An example of this is the Traffic End Assistant, which intervenes when another Car2X-enabled car starts an emergency braking manoeuvre up to 800 metres ahead. And there is another element that makes it clear how electric mobility affects the Golf 8: there are updates via software and WLAN as well as upgrades. The automatic distance control ACC, the high beam assistant, navigation, smartphone integration and online voice control can all be activated at a later date.
Competition and synergy between MQB and MEB
From an industrial perspective, the blurring of MQB and MEB is only logical. From steering to air conditioning to connectivity, it makes perfect sense to use common parts to reduce costs. If this is the case, the long-term question is whether and when the Golf is superfluous as a series because the combustion engine has survived.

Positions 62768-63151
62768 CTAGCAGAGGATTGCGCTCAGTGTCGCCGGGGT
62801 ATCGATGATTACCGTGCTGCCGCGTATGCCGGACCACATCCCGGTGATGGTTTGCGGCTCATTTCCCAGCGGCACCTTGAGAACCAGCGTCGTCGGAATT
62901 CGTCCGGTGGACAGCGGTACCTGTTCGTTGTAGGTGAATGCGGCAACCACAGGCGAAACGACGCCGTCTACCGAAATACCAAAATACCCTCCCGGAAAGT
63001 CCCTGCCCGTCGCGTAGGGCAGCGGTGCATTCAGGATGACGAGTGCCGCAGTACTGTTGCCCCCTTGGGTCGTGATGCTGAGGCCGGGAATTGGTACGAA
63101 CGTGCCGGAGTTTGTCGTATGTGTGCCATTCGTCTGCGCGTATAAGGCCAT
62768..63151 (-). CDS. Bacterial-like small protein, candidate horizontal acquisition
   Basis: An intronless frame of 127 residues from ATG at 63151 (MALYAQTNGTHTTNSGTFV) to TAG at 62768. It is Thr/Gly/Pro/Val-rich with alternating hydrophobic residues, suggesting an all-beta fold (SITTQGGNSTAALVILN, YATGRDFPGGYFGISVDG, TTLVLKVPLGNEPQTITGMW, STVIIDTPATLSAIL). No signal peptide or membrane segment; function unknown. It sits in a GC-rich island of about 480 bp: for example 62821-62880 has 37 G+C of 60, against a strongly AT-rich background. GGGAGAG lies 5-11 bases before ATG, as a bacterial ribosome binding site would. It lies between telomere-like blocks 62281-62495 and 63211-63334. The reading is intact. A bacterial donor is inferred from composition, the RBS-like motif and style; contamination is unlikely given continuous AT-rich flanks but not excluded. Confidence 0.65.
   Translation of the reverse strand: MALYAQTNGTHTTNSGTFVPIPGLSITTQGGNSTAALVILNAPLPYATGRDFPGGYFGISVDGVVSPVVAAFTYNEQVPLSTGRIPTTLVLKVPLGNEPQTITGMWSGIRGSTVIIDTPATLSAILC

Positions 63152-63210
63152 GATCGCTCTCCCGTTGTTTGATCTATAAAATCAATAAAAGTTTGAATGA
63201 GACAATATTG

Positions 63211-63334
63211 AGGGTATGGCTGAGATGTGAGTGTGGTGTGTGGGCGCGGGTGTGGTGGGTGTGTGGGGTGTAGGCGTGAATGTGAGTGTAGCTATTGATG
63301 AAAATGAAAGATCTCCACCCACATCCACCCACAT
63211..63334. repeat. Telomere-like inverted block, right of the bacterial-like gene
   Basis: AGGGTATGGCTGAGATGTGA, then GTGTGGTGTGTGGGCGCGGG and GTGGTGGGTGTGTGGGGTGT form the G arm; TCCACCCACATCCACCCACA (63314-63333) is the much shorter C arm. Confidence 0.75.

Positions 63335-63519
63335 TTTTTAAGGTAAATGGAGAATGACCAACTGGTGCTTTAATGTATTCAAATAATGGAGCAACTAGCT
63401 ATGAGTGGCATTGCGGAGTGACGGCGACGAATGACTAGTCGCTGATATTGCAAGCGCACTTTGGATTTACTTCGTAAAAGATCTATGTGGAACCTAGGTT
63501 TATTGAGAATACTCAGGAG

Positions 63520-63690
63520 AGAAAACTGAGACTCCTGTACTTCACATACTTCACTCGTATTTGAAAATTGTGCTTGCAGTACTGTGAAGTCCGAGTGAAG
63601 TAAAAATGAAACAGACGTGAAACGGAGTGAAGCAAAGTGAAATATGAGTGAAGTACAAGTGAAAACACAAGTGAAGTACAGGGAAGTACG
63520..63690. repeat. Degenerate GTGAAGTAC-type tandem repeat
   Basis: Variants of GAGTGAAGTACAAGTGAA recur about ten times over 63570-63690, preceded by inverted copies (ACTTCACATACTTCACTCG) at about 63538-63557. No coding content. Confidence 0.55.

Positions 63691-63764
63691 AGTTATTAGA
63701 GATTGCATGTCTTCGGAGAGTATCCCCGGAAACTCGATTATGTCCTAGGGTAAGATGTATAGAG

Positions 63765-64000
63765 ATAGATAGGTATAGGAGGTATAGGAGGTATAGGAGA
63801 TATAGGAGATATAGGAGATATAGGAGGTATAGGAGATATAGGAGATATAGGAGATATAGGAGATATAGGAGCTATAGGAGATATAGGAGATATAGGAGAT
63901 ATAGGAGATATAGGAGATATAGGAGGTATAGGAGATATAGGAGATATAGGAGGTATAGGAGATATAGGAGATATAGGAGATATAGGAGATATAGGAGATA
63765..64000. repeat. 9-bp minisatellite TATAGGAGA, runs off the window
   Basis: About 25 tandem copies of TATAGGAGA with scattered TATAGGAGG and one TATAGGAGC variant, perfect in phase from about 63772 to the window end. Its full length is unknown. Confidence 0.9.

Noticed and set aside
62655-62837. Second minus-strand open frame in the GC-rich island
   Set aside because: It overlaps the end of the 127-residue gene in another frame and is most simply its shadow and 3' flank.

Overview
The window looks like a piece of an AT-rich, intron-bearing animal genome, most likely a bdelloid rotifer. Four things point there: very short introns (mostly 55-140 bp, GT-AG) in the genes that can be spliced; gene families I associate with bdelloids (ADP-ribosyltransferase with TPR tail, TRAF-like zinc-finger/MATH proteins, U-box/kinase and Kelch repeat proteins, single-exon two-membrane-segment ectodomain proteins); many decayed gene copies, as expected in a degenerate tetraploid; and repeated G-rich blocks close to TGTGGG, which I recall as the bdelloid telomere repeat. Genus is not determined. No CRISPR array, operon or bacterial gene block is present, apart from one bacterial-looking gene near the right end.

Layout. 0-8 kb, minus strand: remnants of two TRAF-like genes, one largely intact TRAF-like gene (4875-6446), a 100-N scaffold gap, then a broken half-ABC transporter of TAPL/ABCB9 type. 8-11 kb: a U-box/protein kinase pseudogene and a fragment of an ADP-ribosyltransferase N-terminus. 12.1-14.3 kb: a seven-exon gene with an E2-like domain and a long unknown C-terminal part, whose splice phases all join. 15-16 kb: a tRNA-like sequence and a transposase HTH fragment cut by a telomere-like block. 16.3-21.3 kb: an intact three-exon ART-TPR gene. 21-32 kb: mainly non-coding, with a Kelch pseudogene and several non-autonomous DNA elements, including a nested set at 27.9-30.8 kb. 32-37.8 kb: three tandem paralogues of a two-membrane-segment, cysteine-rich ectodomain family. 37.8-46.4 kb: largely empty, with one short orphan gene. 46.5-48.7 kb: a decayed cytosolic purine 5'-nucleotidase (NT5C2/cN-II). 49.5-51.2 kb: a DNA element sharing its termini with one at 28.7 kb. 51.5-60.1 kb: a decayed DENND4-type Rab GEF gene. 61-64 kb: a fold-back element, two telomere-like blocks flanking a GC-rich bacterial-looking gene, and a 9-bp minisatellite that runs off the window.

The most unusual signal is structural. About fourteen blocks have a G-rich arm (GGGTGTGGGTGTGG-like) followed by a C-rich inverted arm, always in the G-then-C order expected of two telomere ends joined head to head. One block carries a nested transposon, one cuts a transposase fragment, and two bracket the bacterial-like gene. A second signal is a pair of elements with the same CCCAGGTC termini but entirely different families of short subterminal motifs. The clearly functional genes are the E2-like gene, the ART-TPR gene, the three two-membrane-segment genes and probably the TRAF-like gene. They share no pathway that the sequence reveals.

The Golf 8 can be ordered from the end of the year and will be delivered in 2020. It will have to survive until around 2028. During this period, it is crucial how customers react: Do they still want the safety that the Golf gives them, or are they going to get involved in what is apparently the ID.3 experiment or its derivatives from Seat and Audi?
On a sober note, ID.3 will not kill the Golf. The Zwickau plant is designed for 330,000 units per year – not only for the ID.3, but also for other models based on the MEB. This is a lot compared to other brands and models. In the Volkswagen Group with its more than ten million passenger cars per year, however, this only makes up three per cent of the total number. A niche. For the time being.
In a radical success scenario for the ID.3, the costs for the battery would have to fall extremely quickly, international production capacities would have to increase rapidly and at the same time a leap in technology would have to take place, as is conceivable, for example, with solid electrolyte cells. Although this is possible in principle, it is still highly unlikely in the usual run-up to industrial processes. The idea that the Golf 8 is the last Golf is therefore based more on euphoric hopes for electromobility than on foreseeable facts. The Golf 8 will be a success and not the last Golf. But perhaps the penultimate.